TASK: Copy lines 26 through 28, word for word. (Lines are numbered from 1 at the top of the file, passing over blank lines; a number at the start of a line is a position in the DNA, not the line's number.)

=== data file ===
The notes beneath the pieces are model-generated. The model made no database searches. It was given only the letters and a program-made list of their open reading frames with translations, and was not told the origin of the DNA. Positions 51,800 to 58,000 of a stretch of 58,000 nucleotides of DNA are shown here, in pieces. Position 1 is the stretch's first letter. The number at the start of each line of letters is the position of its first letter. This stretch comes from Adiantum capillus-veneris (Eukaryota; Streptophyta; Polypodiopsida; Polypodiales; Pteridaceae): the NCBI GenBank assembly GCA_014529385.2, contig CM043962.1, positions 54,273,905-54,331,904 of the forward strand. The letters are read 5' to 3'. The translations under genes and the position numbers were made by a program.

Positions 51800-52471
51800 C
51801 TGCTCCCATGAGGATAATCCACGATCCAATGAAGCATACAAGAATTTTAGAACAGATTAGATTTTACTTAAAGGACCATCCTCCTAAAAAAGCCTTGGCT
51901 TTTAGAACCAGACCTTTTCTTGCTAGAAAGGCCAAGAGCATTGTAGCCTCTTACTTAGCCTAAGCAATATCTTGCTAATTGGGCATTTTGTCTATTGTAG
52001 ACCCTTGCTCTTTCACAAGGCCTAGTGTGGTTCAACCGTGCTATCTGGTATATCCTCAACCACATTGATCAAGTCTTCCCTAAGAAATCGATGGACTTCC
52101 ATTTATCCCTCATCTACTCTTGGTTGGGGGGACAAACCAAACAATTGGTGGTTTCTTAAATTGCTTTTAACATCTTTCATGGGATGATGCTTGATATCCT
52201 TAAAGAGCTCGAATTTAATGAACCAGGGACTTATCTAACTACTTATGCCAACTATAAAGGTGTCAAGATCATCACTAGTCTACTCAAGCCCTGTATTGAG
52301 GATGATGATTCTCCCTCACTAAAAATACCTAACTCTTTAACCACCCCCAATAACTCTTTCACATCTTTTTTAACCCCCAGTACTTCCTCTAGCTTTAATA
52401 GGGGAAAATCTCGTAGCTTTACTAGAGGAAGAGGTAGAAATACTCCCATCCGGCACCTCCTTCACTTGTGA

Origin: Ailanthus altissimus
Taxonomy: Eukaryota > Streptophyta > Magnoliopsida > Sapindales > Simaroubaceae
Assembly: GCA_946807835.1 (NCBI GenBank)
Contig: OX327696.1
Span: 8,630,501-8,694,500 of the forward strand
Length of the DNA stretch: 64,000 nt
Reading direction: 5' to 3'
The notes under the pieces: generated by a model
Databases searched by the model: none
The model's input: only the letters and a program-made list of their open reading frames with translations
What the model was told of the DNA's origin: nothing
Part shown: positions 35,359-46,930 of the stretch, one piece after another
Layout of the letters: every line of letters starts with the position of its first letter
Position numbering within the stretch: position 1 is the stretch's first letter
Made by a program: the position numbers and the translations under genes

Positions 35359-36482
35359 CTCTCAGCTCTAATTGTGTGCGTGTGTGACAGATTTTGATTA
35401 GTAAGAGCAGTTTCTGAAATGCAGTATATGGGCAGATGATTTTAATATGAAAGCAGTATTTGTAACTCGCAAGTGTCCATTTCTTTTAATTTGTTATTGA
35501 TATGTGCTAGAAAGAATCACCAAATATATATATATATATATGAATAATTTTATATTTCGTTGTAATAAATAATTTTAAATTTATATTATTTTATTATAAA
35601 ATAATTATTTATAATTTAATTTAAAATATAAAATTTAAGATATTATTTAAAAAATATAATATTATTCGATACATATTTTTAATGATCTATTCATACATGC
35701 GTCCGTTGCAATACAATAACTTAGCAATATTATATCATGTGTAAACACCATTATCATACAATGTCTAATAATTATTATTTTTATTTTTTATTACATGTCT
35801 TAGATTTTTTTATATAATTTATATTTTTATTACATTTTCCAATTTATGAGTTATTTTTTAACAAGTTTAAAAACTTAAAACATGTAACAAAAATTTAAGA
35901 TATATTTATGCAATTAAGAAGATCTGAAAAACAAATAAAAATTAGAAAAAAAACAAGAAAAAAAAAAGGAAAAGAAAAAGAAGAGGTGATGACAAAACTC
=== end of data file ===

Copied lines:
Positions 35359-36482
35359 CTCTCAGCTCTAATTGTGTGCGTGTGTGACAGATTTTGATTA
35401 GTAAGAGCAGTTTCTGAAATGCAGTATATGGGCAGATGATTTTAATATGAAAGCAGTATTTGTAACTCGCAAGTGTCCATTTCTTTTAATTTGTTATTGA